of interpretation that he fears later will be put to misuse.  The             
 inability to hold a job may be perceived under this bill to include           
 anyone who is terminated for a urine test without taking into                 
 account whether they were legally eligible to be tested in the                
 first place.                                                                  
 MR. NELSON noted that previous court decisions have indicated that            
 forced medical care is not to be administered without there being             
 some degree of imminent danger of harm to self or others.  He                 
 wondered about someone who is wrongly locked up by testimony of a             
 family member who does not meet the criteria to do so.  He                    
 mentioned the cost issue of this legislation.   He also used                  
 mortality rates, such as heart disease which kills well over a half           
 a million people, yet he noted that the government isn't jailing              
 people for eating fried chicken.  Tobacco kills over 450 thousand             
 people a year and the government still subsidizing this.  Alcohol             
 kills 158 thousand people a year.  Illicit substances combined kill           
 11 thousand people per year, a mere pittance in contrast to the               
 others, but they seem to be pursuing these people with a vigor,               
 including taking their jobs away and locking them into                        
 institutions.  He said he was greatly concerned about the intent of           
 this bill.                                                                    
 Number 1607                                                                   
 REPRESENTATIVE BUNDE asked Mr. Nelson if he knew of instances where           
 chronic alcoholics were a danger to the mental health of others.              
 MR. NELSON said that yes he had, but this did not meet the criteria           
 or the intent of the law.  Personally, listening to various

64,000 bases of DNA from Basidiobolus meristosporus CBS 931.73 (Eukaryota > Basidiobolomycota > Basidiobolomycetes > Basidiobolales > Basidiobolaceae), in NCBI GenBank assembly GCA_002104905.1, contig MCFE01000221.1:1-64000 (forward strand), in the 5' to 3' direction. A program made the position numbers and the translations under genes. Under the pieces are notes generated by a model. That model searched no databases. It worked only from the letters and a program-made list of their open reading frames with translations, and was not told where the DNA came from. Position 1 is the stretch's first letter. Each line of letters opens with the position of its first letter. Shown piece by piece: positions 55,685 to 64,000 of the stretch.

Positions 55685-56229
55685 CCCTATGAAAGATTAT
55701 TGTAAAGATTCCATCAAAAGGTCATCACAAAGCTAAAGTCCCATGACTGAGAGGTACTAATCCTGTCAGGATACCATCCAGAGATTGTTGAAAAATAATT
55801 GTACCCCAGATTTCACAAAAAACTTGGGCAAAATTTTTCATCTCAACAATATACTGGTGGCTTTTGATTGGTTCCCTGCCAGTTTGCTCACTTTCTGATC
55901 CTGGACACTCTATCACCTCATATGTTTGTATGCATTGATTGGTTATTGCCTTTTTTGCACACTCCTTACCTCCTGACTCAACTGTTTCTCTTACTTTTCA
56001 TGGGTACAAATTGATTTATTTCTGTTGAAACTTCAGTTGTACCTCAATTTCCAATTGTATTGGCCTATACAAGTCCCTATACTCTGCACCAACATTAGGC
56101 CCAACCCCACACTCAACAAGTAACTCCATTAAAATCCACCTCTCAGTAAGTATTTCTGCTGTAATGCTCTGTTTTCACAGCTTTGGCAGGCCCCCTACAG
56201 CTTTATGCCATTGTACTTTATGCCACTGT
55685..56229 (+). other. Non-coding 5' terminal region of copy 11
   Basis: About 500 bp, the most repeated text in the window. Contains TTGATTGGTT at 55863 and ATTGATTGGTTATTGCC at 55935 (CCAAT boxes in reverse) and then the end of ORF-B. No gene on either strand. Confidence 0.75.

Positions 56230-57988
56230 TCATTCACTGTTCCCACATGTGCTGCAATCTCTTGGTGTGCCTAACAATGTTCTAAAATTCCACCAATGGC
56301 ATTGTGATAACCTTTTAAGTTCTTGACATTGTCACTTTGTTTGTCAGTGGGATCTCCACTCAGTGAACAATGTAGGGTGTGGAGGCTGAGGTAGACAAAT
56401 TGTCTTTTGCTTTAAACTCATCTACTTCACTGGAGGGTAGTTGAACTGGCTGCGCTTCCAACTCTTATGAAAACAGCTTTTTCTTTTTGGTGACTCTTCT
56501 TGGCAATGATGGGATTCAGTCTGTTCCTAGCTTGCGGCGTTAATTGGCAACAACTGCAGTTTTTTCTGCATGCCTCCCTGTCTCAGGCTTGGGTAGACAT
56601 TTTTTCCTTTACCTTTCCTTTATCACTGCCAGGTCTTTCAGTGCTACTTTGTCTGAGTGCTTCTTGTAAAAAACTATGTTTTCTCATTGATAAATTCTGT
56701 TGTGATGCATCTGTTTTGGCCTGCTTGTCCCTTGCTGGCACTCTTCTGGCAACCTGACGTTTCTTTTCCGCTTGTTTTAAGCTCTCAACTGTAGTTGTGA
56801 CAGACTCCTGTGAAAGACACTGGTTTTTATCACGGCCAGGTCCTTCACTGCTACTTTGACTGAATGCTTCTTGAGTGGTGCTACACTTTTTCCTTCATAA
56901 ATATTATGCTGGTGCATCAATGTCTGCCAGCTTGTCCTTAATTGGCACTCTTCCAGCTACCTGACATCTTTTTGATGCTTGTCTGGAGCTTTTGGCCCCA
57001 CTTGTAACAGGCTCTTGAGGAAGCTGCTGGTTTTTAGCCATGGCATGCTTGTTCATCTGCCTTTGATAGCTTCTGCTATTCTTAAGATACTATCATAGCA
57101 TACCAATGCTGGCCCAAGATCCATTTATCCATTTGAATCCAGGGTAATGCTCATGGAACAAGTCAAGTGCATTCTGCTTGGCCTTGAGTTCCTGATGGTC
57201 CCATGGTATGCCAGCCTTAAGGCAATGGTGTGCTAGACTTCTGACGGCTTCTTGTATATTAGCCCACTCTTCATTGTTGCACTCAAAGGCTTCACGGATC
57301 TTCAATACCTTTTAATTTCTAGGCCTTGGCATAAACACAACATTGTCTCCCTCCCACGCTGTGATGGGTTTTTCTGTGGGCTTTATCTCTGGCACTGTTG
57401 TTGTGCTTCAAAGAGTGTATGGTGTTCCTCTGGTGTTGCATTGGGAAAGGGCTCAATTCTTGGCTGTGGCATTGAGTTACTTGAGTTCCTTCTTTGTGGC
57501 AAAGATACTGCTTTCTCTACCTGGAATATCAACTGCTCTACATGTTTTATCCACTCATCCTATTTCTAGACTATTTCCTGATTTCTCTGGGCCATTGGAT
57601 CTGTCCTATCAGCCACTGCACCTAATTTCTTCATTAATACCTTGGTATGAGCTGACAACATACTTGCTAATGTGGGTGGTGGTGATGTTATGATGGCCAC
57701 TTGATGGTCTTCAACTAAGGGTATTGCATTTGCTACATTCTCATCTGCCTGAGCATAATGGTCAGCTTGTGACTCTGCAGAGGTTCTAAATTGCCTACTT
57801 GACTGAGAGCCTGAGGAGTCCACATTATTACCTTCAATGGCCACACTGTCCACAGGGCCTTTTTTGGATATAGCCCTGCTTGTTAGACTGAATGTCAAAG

political speeches he added was a danger to his mental health, but            
 this should not give him the opportunity to lock a person up.                 
 Number 1660                                                                   
 KATHI BURNS, Clinical Director, Northern Lights Recovery Center,              
 testified on HB 493 by teleconference from Nome.  She stated that             
 she represented the Norton Sound region with her testimony.  Norton           
 Sound has the highest suicide rate in Alaska.  This rate does not             
 include the drowning or environmental deaths.  Their environmental            
 deaths, 85 percent of which are from excessive cold and alcohol               
 related.  They have the second highest homicide rate in the state.            
 They have the third highest poisoning death rate in the state, 76             
 percent of which are alcohol related.  They have the highest                  
 firearm death rate in Alaska and suicide represents 65.2 percent of           
 the firearm deaths of this suicide rate.  The major number of                 
 suicides are alcohol related.  Ms. Burns noted that they have 49              
 times higher alcohol and drug related deaths than in the lower 48             
 MS. BURNS stated that their concern in the Norton Sound area is               
 that they have a great deal of alcohol problems in the region and             
 they do not have a detox facility available for their region.  They           
 would like to see some consideration in the bill to give licensed             
 clinical social workers or some other qualified personnel the                 
 responsibility of providing some of the court testimony or some of            
 the work load in order that their physicians won't be overwhelmed             
 with this particular commitment issue.                                        
 Number 1780                                                                   
 MS. O'FALLON said she believed under AS 47.37.170 that a                      
 physician's assistant can do an evaluation.  She noted that the               
 location of this language was at regulation cited as 7 AAC 29.08.0            
 which states that "an individual performing duties under AS                   
 47.37.170.C as a qualified health practitioner must hold a valid